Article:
Ensure your workplace hygiene is up to scratch this Global Handwashing Day
14 October 2019
Global Handwashing Day takes place on 15th October. Aimed at encouraging people to regularly and effectively wash their hands, the initiative serves as a timely reminder for businesses to ensure their own workplace hygiene standards and facilities are up to scratch.
Handwashing plays a vital role in preventing illness from spreading throughout the workplace. Approximately 80% of viruses can be transmitted through physical contact, and most can live on hard surfaces for up to 24 hours. With 32% of the UK workforce hotdesking, and 49% eating lunch regularly at their desks, there is potential for germs and illnesses to spread rapidly amongst workers in the office through cross contamination as they touch various surfaces as they go about their working day.
Some things need to stay out of the washroom
More than one in 10 (12%) of office workers said they take food or drink into the washroom with them, a habit that could facilitate the rapid transfer of bacteria directly from the washroom onto an item that is going to be consumed.
On top of that, our research reveals 40% of workers admitted to using their smartphone while on the toilet and 30% said they spend longer in washrooms since acquiring a smartphone. While using your phone may seem innocent enough, only 22% of workers clean their phone after using it in the washroom. This is particularly worrying when you consider that we interact with our phones 120 times per day, on average, and bring it close to our mouths when we make calls.
Standards decline when time is tight
The simple act of washing your hands can significantly reduce the level of bacteria present, and therefore reduce the risk of cross contamination. Encouragingly, most people (84%) wash their hands after visiting the washroom. However, a third admitted that if they were in a rush, they would forego washing their hands.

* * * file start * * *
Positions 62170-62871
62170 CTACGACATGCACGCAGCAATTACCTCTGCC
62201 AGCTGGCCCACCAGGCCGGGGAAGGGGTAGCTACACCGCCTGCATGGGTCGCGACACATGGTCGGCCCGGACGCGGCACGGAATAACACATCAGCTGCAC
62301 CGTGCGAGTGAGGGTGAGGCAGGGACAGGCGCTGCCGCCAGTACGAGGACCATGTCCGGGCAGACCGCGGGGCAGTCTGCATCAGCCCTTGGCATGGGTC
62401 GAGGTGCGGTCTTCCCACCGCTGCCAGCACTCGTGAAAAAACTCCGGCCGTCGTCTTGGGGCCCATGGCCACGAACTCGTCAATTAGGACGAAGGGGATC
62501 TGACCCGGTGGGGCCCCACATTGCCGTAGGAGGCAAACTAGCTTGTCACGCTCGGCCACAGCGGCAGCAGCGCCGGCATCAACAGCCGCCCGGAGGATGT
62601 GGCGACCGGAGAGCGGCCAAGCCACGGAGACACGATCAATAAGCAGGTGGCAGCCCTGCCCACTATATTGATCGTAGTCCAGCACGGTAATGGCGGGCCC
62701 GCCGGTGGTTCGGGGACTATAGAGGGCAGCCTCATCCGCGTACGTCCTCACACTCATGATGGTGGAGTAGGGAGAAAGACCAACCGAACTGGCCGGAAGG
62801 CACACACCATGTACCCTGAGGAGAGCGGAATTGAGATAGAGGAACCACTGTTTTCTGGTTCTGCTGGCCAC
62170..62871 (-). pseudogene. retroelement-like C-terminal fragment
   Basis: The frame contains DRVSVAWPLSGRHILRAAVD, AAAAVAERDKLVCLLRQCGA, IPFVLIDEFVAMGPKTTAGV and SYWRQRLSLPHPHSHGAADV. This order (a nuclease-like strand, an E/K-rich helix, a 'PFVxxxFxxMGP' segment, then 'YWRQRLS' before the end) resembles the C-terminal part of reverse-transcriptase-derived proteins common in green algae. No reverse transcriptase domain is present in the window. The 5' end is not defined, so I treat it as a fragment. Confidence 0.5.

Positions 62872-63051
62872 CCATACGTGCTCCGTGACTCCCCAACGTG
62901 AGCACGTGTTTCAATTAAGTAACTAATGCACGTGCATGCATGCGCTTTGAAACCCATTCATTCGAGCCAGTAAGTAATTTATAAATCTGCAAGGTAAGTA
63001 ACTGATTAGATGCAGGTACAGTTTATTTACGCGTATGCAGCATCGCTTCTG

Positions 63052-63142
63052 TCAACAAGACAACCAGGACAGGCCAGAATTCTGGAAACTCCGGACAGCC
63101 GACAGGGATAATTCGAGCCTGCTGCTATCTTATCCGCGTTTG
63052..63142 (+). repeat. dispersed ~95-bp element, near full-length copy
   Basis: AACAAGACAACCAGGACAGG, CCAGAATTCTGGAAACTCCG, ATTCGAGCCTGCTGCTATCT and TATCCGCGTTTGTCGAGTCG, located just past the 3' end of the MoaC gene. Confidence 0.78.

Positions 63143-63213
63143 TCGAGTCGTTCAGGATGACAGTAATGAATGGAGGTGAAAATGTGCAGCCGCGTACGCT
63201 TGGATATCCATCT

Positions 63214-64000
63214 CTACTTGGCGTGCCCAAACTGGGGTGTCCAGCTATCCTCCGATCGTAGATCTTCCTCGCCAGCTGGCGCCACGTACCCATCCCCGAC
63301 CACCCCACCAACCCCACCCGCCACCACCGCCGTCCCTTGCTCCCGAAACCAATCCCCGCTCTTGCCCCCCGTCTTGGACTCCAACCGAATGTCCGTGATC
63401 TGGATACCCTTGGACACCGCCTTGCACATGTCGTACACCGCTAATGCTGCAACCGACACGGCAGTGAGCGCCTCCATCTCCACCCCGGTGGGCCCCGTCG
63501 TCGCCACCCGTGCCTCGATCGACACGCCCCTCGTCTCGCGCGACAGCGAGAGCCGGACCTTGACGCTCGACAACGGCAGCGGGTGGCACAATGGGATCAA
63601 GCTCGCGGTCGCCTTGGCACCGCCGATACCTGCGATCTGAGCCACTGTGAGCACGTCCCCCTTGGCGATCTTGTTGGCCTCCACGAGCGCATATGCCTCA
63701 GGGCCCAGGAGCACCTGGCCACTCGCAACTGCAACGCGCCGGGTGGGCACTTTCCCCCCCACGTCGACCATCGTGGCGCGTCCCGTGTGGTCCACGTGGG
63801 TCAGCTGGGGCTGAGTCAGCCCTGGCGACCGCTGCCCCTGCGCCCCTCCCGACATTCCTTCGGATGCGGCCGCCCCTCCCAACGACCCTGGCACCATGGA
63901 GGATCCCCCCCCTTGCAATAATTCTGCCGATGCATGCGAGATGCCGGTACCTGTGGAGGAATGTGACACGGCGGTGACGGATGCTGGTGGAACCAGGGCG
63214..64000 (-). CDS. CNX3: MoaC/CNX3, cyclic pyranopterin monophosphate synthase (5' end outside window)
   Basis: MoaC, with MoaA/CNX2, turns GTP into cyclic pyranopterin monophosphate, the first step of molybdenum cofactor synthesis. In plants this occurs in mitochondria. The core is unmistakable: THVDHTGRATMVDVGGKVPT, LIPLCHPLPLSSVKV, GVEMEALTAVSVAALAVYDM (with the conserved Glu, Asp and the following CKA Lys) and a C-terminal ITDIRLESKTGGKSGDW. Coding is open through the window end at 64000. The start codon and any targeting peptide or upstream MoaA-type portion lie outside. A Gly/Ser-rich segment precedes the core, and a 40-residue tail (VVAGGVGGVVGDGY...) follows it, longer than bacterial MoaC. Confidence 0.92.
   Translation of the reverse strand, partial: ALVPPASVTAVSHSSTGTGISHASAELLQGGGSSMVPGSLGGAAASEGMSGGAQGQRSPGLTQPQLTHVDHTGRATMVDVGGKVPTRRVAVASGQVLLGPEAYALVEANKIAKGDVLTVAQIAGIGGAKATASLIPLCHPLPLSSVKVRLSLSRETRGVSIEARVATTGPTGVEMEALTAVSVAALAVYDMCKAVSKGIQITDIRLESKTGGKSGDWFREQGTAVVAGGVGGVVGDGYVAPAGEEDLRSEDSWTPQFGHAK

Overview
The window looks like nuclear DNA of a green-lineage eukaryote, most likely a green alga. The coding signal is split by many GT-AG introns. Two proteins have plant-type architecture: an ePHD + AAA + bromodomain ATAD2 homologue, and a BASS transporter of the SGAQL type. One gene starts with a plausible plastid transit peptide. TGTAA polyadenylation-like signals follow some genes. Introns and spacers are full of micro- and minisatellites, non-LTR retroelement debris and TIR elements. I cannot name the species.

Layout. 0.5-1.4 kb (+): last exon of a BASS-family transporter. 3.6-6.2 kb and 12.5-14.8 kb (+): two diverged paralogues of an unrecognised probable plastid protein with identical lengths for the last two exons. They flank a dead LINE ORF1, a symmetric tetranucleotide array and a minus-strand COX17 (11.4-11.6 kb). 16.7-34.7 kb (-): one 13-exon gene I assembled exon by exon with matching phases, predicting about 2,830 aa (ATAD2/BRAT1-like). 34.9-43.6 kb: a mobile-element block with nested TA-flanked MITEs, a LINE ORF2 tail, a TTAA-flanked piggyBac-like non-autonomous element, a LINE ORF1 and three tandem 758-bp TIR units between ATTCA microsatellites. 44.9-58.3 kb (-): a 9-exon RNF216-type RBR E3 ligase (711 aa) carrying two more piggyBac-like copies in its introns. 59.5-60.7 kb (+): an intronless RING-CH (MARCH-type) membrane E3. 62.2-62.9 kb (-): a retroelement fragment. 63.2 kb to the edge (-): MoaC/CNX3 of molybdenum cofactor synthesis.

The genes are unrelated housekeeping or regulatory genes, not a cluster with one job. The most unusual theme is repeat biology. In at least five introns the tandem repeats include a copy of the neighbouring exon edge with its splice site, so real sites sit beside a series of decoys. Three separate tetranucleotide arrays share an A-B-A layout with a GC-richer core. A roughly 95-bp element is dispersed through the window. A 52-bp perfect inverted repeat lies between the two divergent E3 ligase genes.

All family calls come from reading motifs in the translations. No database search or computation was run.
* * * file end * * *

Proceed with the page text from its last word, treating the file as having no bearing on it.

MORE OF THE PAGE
Hand hygiene tips for the workplace
Illnesses such as flu and Norovirus can spread quickly, particularly in a large office environment and we tend to be more at risk during the colder months when we spend more time indoors and less time outside.
The good news is that there’s plenty that can be done to ensure your workplace is a hand hygiene haven:
- With reasons for not washing hands ranging from a lack of provisions like soap or towels to being put off by an unclean handwashing area, employers must ensure their washrooms have the right number of facilities for the expected footfall, and that they are cleaned regularly (at least daily). Consider installing no touch soap dispensers and sanitisers too, which help to promote hand hygiene by eliminating the need for contact and – subsequently – the spread of germs.
- Education cannot be underestimated. Putting reminders near sinks and basins in kitchens and washrooms, that encourage workers to wash, dry, and sanitise their hands properly, will help. Discouraging the use of smartphones or the presence of food or drink in the washroom should make a difference too.
- With 16% of people saying a bad smell would prevent them from washing their hands, investing in the correct air care solutions will help neutralise any unpleasant odours, fragrance the air throughout the washroom and encourage handwashing.
- Simple steps like loading up desk spaces with antibacterial wipes and hand sanitising gels can all generate a marked improvement in hygiene practices amongst employees.
- Ensuring regular, thorough cleaning takes places in all communal office areas, such as the kitchen and washroom, is essential. A specialist deep clean to more comprehensively disinfect those areas that are hard to reach, or cleaned less frequently is advised twice a year, especially in advance of peak flu season.
Given 61% of office workers want cleaner washrooms, investing in these steps will show employees your commitment to ensuring workplace hygiene is front of mind.
As we enter the colder months, let Global Handwashing Day serve as a reminder to check in with your team on their handwashing practices, and ensure that the right hygiene facilities, tools and education are in place. This should create a healthier and happier working environment for all and help prevent illnesses from spreading throughout the workplace.